Ring worm infections in human patients. a. Tinea corporis in 27 years old male patient at Regional Hospital, Solan (ring shaped, raised, erythematous lesions with distinct margins are visible) b. Tinea cruris in 49 years old male patient from ESI Hospital, Parwanoo (typical lesions of tinea are visible on groin region). c. Tinea pedis in 46 years old male patient from ESI Hospital.

Figure 2

Details of culture positive samples among male and female patients of dermatophytosis.

Isolation and Identification of Dermatophyte spp

Trichophyton species were implicated in 98.6% (73/74) cases while Microsporum species was detected only in 1.35% cases. However, none of the Epidermophyton species was recovered in the present study. Among the Trichophyton spp., T. mentegrophyte was the predominant organism (64.9% cases) followed by T. rubrum (35.1% cases) (Table 2). The identification of these dermatophyte species was based on cultural characteristics, growth rate, texture, colony size and pigmentation produced on obverse and reverse sides of SDA slants. T. mentagrophyte grew rapidly (3–5 days) on SDA, the growth was powdery to fluffy, cream to white on obverse and yellow to brown on reverse. On microscopic examination, well septate spiral hypahe with numerous spherical microconida were visible (Figure 3a). T. rubrum grew relatively slower (10–15 days), the growth was powdery to velvety with reddish tinge on obverse and rusty brown to deep red on the reverse. Well septate, pencil shaped hyphae with numerous spherical microconidia along with macroconida were visible on microscopic examination (Figure 3b). M. gypseum grew rapidly (3–5 days), the growth was powdery to granular with rosy pink on obverse and yellow to brownish on reverse. As shown in Figure 3c, pyriform septate hyphae were visible and microconidia were not seen as this organism rarely produces microconidia. T. mentagrophyte, the predominant species was found associated mainly with Tinea corporis 40.4% and Tinea cruris 25.5%. However, it was seen in all other tinea conditions also Table 2.
Table 2

Association of Dermatophyte spp. with different ‘Tinea’ conditions

Dermatophytes

Tinea corporis

Tinea crusis

Tinea pedis

Tinea unguium

Tinea faciei

Tinea manuum

Tinea gladiatorum

Total

Trichophyton mentagrophyte

19

12

5

7

2

1

1

47

Trichophyton rubrum

8

8

4

2

2

2

Nil

26

Trichophyton gypseum

1

Nil

Nil

Nil

Nil

Nil

Nil

1

Among the culture positive cases, 85.1% were of males and 14.9% were of female patients. It was also observed that 64.9% patients fell in the age group of 20–50 years while 28.3% and 6.8% patients were in the age group of 1–20 years and > 50 years respectively (Table 3).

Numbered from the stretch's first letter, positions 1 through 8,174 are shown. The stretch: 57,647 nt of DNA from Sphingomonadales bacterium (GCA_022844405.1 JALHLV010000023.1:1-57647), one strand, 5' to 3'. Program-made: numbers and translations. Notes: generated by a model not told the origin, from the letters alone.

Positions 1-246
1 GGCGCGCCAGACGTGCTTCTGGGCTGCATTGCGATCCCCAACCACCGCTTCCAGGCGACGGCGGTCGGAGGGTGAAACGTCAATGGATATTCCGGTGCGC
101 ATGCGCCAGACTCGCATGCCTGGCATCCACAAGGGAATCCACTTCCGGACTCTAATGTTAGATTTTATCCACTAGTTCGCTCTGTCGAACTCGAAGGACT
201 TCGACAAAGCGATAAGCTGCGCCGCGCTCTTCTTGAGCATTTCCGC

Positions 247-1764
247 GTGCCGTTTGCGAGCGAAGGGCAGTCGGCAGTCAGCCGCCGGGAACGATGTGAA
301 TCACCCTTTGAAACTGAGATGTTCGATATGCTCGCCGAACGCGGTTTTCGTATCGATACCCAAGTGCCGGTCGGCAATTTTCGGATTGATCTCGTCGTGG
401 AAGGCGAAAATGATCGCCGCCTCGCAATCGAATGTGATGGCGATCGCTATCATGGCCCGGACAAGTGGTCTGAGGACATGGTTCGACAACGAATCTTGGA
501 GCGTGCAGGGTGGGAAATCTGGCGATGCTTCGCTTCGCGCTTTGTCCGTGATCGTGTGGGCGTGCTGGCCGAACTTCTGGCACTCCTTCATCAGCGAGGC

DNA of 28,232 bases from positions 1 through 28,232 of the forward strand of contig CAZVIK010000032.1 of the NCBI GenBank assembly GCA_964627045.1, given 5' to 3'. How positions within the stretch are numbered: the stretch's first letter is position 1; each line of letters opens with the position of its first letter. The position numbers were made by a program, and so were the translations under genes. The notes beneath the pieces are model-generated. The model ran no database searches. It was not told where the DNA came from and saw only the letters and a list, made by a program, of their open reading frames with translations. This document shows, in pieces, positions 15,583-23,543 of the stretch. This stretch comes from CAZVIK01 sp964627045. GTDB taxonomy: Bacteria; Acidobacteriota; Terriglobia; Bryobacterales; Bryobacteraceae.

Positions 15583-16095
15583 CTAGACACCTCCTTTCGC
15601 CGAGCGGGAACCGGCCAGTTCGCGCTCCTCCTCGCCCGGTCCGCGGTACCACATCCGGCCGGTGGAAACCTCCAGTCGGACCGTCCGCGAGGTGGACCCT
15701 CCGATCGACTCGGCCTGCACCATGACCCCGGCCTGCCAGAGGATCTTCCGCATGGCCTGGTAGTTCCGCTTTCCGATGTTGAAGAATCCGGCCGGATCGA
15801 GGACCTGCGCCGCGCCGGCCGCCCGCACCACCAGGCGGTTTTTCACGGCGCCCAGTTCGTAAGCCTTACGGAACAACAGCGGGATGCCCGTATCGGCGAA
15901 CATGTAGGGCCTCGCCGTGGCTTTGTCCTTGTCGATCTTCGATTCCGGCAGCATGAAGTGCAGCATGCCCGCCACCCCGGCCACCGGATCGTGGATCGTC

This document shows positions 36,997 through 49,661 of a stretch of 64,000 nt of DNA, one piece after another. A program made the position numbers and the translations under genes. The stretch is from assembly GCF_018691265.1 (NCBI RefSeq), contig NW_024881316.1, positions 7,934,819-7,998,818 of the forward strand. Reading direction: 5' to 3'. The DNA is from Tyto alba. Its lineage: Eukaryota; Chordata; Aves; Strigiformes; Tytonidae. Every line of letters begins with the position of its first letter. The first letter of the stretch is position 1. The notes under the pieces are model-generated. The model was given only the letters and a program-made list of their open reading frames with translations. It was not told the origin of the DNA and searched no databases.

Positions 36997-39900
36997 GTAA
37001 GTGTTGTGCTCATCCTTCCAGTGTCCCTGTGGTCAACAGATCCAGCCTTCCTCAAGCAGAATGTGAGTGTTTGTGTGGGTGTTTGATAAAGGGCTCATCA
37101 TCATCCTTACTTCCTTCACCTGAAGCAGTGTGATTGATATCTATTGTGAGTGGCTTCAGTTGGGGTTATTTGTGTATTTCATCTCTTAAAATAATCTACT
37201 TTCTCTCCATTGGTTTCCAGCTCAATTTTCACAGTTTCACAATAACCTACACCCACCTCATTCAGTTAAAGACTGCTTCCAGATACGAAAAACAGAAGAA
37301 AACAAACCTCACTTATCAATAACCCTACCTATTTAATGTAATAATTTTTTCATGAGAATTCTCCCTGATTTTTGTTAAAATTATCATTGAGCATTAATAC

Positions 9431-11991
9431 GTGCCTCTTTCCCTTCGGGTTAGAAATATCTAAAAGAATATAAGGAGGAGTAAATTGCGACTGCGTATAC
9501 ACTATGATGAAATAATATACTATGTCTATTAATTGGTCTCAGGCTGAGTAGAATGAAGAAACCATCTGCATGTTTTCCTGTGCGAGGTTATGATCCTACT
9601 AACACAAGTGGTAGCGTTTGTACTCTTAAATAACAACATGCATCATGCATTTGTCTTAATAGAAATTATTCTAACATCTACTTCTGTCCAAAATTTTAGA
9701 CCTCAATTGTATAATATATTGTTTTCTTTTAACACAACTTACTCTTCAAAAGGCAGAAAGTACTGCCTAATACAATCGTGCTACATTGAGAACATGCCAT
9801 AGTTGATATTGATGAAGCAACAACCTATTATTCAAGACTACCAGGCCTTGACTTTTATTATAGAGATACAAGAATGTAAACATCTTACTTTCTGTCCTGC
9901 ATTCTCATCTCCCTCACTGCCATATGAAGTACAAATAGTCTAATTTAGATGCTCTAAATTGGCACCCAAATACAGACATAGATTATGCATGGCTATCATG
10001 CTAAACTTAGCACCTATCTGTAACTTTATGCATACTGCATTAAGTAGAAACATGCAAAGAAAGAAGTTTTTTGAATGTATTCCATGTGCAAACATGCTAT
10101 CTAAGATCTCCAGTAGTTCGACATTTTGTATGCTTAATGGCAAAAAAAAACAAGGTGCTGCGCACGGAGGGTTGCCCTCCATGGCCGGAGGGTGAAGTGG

Figure 3

Microscopic examination of stained preparation of dermatophyte spp. (Magnification 40 × 10 ×) a. Spiral hypae of Trichophyton mentagrophyte b. Pencil shaped septate hypae of Trichophyton rubrum c. Pyriform, septate hypae of Microsporum gypseum are visible in the figures.

Table 3

Details of sex and age group of patients of dermatophytosis examined

Male patients

Female patients

No. of patients lie under the age group of

(M)

(F)

Total

+ ive

(%)

Total

+ ive

(%)

1-20 years

21-50 years

51 years and above

Males

Females

Males

Females

Males

Females

140

63

45.0

62

11

17.7

19

1

39

10

5

0

Discussion

The present study highlights the clinical pattern and prevalence of different dermatophyte species implicated in different tinea/ringworm infections in parts (Shimla, Solan and Parwanoo) of Himachal Pradesh. The climatic conditions of Himachal are favorable for the development of superficial mycoses (Deshmukh et al. 2010). In general, hot and humid environment of the tropical and sub-tropical regions are best suited for the dermatophytic infections which have been reported from different parts of India. There is a huge variation in the climatic conditions of Himachal Pradesh due to variation in altitude (450–6500 meters). The climate varies from hot and sub-humid tropical (450–900 meters) in the southern low tracts, warm and temperate (900–1800 meters), cool and temperate (1900–2400 meters) and cold glacial and alpine (2400–4800 meters) in the northern and eastern high elevated mountain ranges. Shimla lies in the south-western ranges of the Himalayas. It is located at 31.61°N 77.10°E with an average altitude of 2397.59 meters (7866.10 ft) above mean sea level. Solan city is located at 30.92°N 77.12°E. It has an average elevation of 1502 meters (5249.34 ft). Parwanoo is located adjacent to Kalka, Haryana (30.83°N 76.95°E) which is quite hot during summer and humid during rainy season. Being hilly state, the three cities chosen for the study have relatively higher population density consisting primarily of farmers and a large proportion of the construction workers/laborers particularly in Parwanoo which is an industrial area. Besides the climatic conditions favorable for the growth of dermatophytes, other factors such as the migration of laborers, workers and tourists frequently visiting this region, overcrowding, unhygienic life style of the community with low socio-economic background might contribute to the development of dermatophytosis in this region of the state. Of the total 202 cases of superficial skin infections examined, only 74 (36.63%) were found positive in culture. Of the positive cases, 85.1% were males and rest females (Table 1). Such higher prevalence in males has been reported in India as well as other countries of the world by several researchers (Singh and Beena 2003a; Balakumar et al. 2012). This may be due to the differences in occupational exposure of both the sexes as males are more involved in construction and other works. Further, although patients of all ages were susceptible to dermatophytosis but most (64.9%) belonged to the age group of 21–50 years. Almost similar observations have been made by others. They have reported highest prevalence in the age group of 21–30 years (Sarma and Borthakur 2007; Patel et al. 2010). The probable reason for higher prevalence in this group could be that the individuals in this group are often most active because of their involvement in the outdoor activities such as studies, jobs etc.